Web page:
Expert's warning as best diet shakes revealed
Australian dieters have rated which weight loss shakes they prefer based on various factors including taste and effectiveness.
The Canstar Blue survey involved nearly 800 dieting Australians who gave a review of nine popular products.
Aldi's Slim & Trim came out on top for overall customer satisfaction, which took into account effectiveness, hunger satisfaction, taste, variety and value for money.
Rapid Loss, FatBlaster, celebrityslim and SlimRight received four stars while Optifast, Optislim, WeightWatchers and bodytrim received three stars for overall satisfaction.
The survey also showed that 72% of respondents lost weight using shakes, although many found it difficult to refrain from snacking.
Obesity researcher Dr Nick Fuller says people should be wary about the findings.
"They're subjective reviews based on what people report," he said.
"We're not actually getting the full story. They're not reporting on that weight regain they're getting every single time and as a result these products aren't effective," said Dr Fuller from the University of Sydney and author of Interval Weight Loss for Life.
Accredited Practising Dietitian Lisa Renn said the products that rated highly by consumers were quite high in sugar compared to traditional brand Optifast which received only three stars.
Dr Fuller agrees the results are skewed towards taste.
"These products that are coming out on top often because they taste better, it doesn't mean they're any better for us," he said. The survey revealed that Australians paid on average $61 a month on the products.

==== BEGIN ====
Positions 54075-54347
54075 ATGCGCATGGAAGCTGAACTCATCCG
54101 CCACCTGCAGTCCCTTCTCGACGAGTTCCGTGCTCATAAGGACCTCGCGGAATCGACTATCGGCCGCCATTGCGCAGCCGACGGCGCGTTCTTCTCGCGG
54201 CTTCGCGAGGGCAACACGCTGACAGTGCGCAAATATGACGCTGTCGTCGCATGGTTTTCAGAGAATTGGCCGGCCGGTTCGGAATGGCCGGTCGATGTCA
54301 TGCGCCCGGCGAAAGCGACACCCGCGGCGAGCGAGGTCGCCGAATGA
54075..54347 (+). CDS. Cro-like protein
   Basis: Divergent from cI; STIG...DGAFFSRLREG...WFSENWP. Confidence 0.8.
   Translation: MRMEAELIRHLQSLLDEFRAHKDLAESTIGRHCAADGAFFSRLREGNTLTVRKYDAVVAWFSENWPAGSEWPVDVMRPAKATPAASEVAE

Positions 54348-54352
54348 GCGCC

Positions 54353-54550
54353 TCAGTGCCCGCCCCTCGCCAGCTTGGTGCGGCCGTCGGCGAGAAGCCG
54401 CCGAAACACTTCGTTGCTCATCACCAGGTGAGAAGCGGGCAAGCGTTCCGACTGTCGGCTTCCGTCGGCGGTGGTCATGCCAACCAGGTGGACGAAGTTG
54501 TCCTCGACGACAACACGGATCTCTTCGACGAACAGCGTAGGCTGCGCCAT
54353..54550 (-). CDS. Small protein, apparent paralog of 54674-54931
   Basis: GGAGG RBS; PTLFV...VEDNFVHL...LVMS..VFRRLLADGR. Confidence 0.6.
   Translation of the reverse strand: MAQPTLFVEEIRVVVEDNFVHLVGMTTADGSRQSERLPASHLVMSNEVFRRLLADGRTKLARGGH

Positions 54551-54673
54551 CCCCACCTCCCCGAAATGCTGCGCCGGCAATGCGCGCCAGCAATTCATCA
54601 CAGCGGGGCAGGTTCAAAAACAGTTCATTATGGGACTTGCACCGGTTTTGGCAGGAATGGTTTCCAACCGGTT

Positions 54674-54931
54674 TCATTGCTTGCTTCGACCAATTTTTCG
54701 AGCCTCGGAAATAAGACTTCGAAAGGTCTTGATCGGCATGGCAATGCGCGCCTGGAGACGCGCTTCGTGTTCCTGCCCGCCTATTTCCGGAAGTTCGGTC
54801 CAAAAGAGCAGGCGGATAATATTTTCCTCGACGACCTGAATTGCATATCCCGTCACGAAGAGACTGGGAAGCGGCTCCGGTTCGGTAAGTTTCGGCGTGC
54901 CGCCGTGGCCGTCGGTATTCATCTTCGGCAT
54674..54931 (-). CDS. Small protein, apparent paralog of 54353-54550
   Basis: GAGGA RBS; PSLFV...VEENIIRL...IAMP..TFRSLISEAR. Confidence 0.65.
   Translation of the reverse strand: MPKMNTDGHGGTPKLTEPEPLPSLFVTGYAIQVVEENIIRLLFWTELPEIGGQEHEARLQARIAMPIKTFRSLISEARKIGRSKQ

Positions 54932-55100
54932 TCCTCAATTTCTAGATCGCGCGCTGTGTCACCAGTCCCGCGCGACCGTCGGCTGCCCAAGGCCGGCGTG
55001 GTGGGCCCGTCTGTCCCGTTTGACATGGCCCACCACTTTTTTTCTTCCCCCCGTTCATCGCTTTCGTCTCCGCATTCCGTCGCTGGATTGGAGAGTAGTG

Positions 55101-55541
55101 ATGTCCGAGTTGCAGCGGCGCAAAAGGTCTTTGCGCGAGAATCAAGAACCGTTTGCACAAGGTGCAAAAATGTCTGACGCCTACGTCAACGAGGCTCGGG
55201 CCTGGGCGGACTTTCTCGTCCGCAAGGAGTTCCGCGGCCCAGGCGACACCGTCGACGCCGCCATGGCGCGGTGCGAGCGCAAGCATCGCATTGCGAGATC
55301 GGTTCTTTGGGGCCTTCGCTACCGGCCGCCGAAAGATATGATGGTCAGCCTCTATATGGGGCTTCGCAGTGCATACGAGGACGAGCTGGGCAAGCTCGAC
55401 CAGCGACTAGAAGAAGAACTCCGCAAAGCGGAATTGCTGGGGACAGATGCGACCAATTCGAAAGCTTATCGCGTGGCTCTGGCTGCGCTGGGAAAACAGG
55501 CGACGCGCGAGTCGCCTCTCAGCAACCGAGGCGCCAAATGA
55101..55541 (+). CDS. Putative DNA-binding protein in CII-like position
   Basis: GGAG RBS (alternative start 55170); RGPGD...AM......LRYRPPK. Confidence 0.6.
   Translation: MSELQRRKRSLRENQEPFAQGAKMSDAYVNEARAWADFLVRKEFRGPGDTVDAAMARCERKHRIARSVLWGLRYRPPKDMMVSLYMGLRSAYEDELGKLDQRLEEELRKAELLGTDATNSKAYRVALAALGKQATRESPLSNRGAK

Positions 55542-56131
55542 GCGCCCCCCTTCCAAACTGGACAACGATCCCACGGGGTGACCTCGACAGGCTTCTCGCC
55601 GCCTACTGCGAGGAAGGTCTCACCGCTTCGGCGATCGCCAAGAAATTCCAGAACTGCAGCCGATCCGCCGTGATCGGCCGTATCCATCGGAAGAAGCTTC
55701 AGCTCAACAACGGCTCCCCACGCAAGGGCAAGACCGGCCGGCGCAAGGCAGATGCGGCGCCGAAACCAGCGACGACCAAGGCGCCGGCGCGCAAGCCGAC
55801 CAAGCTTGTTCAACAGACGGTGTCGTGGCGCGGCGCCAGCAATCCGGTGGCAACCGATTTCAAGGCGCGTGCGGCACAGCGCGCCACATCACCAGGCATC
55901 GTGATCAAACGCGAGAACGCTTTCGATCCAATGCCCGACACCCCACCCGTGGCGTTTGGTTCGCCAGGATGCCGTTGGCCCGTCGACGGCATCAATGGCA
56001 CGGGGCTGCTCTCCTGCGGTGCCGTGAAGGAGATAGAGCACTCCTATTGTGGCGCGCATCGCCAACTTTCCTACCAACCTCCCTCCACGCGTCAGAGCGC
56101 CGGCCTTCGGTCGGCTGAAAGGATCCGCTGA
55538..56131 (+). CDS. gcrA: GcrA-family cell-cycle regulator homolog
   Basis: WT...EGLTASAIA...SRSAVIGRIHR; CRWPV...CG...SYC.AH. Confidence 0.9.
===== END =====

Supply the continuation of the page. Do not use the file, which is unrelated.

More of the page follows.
Dr Fuller says they're a waste of money for people wanting to achieve long-term weight loss.
"More and more people are turning to these products because 70% of the population is struggling with their weight," he said.
"If people are following meal shakes they just have to realise that it's not a sustainable lifelong solution. You have to change your lifestyle," he said.
The Australian Dietitians Association says the formulations which are largely protein based can help kick start a person's weight loss journey, but people need advice from their GP and accredited dietitian.
Spokesperson Lisa Renn says people who want to achieve long-term weight loss need to change their eating behaviours and relationship with food. She said shakes shouldn't be used in isolation.
She said people with pre-existing medical conditions such as diabetes are particularly vulnerable to changes in their diet and need specific advice.
Food Standards Australia and New Zealand is currently reviewing the regulations surrounding meal replacement products for weight loss.